Tinker Airman chases Thunder, becomes devoted fan

  • Published
  • By Brandice J. O'Brien
  • Tinker Public Affairs
Senior Airman Ke-turah "Joi" Floyd "clicks" with Oklahoma City Thunder fans. That's right; she "Communicates courteously, Listens to learn, Initiates immediately, Creates connections and Knows her stuff."

The 72nd Security Forces Squadron member is a Storm Chaser.

A part of the pep squad since the beginning of the current basketball season, Floyd runs through the stands of the Oklahoma City Arena cheering for the home team. She encourages guests to root for the Thunder and tosses promotional freebies to them. Floyd auditioned for the spot and credits the security forces squadron for giving her the confidence to audition.

"You have to be confident enough to greet strangers and working security forces helped with that," said Floyd, 26. "Working the gate and welcoming people to Tinker prepared me for the Thunder."

Floyd, a California native, grew up as a Los Angeles Lakers fan. She participated in cheerleading in middle and high school and dreamed of one day becoming a Laker Girl. But, that day never came. Instead, Floyd joined the Air Force and was disappointed to learn the Air Force didn't offer any cheerleading programs. Additionally, assignments landed her in North Dakota and Greenland, where there was no NBA team or known professional athletic team.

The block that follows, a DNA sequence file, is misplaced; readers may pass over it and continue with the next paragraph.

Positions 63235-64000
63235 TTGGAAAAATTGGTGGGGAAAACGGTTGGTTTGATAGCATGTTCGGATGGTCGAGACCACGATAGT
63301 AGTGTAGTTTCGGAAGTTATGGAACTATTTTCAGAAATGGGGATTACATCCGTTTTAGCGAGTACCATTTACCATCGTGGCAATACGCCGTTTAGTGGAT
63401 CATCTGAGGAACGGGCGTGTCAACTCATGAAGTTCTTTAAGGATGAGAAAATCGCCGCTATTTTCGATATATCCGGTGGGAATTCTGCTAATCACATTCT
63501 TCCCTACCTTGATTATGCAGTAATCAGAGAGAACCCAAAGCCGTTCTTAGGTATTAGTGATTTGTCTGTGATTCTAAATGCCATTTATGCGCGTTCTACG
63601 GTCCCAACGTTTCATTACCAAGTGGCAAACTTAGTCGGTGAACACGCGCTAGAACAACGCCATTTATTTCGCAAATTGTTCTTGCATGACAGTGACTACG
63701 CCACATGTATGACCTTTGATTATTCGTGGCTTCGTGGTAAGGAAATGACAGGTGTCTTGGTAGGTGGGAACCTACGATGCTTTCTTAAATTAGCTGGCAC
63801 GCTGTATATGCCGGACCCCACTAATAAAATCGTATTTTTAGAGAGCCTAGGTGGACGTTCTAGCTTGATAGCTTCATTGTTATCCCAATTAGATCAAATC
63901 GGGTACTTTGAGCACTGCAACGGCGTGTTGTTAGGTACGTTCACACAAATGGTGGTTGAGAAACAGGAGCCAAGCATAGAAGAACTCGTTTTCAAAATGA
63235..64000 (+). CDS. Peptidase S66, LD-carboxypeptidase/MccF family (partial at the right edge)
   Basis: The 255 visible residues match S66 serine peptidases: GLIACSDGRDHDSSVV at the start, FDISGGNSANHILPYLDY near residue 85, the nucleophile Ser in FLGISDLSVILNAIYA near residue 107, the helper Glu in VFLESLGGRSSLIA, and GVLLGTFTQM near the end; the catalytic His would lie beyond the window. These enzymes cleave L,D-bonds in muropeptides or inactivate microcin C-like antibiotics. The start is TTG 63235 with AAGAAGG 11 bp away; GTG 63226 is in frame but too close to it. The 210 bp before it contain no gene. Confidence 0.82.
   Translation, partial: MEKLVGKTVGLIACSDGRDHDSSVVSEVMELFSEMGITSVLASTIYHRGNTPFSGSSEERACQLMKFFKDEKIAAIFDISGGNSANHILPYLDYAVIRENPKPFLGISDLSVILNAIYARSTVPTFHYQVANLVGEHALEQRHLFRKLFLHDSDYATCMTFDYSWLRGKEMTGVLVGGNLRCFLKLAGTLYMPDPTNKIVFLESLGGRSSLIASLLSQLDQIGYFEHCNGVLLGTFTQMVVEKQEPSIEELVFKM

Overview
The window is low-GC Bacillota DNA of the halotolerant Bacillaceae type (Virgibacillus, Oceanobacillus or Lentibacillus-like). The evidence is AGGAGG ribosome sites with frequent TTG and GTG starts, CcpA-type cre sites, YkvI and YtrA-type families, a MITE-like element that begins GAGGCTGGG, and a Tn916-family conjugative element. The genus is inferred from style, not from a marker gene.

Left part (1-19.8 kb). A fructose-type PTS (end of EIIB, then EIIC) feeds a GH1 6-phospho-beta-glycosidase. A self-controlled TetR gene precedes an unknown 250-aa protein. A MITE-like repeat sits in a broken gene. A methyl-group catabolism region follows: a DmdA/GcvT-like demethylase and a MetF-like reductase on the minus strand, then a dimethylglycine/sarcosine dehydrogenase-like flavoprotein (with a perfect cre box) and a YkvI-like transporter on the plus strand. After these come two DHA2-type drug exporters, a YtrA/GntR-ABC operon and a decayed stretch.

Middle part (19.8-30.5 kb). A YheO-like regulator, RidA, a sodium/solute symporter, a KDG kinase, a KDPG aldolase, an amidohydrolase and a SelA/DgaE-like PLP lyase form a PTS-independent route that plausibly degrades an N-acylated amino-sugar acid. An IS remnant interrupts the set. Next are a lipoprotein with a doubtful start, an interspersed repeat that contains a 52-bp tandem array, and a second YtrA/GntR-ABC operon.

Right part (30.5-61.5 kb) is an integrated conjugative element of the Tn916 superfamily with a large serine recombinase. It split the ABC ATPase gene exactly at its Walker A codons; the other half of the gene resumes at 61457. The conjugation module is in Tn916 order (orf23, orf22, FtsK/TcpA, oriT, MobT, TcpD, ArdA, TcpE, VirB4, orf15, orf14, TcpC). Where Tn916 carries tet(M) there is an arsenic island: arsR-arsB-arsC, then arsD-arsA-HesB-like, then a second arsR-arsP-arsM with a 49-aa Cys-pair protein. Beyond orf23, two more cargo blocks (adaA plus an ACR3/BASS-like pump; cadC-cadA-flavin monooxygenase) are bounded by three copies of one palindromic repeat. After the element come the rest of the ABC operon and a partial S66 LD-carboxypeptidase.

In 2008, her luck changed. She was reassigned to Tinker, the same year the Seattle SuperSonics relocated to Oklahoma City and became the Thunder. Her allegiance to the Lakers began to shift and Floyd found herself cheering for the likes of Kevin Durant and Russell Westbrook.

Last season Floyd said she attended seven games and one of her friends, an Oklahoma City Thunder Girl, encouraged her to audition for Storm Chasers.

"She said it was an opportunity to do something like cheerleading," Floyd said. "It was interactive."

That caught Floyd's interest. After all, Floyd works a shift schedule, is the mother of a toddler and is in college studying for her bachelor's in criminal justice. Flexibility was key.
This past July, she was one of more than 200 people who participated in a four-part audition to become a Storm Chaser. After successfully surviving the dancing, improvisation, dance battle and talent -- where she performed a hip-hop routine -- portions of try-outs, Floyd said she is one of 26 Storm Chasers who entertain Thunder crowds during each home game.

Working a schedule of Sunday through Tuesday and alternating Wednesdays, Floyd sees up to 18,203 ticketholders each game. Even though there are highlights like being on the floor with the players and hearing the crowd roar, Floyd said the job does have it challenges.

"It's tough to still cheer on the team when they're losing, no one likes to lose," Floyd said. "But, I really do love the team."

In fact, Floyd said she is no longer a Lakers fan. While her allegiance was torn during the 2010 playoffs, she is rooting for the home team.

"I've completely converted. I'm now for Oklahoma City," she said, "completely."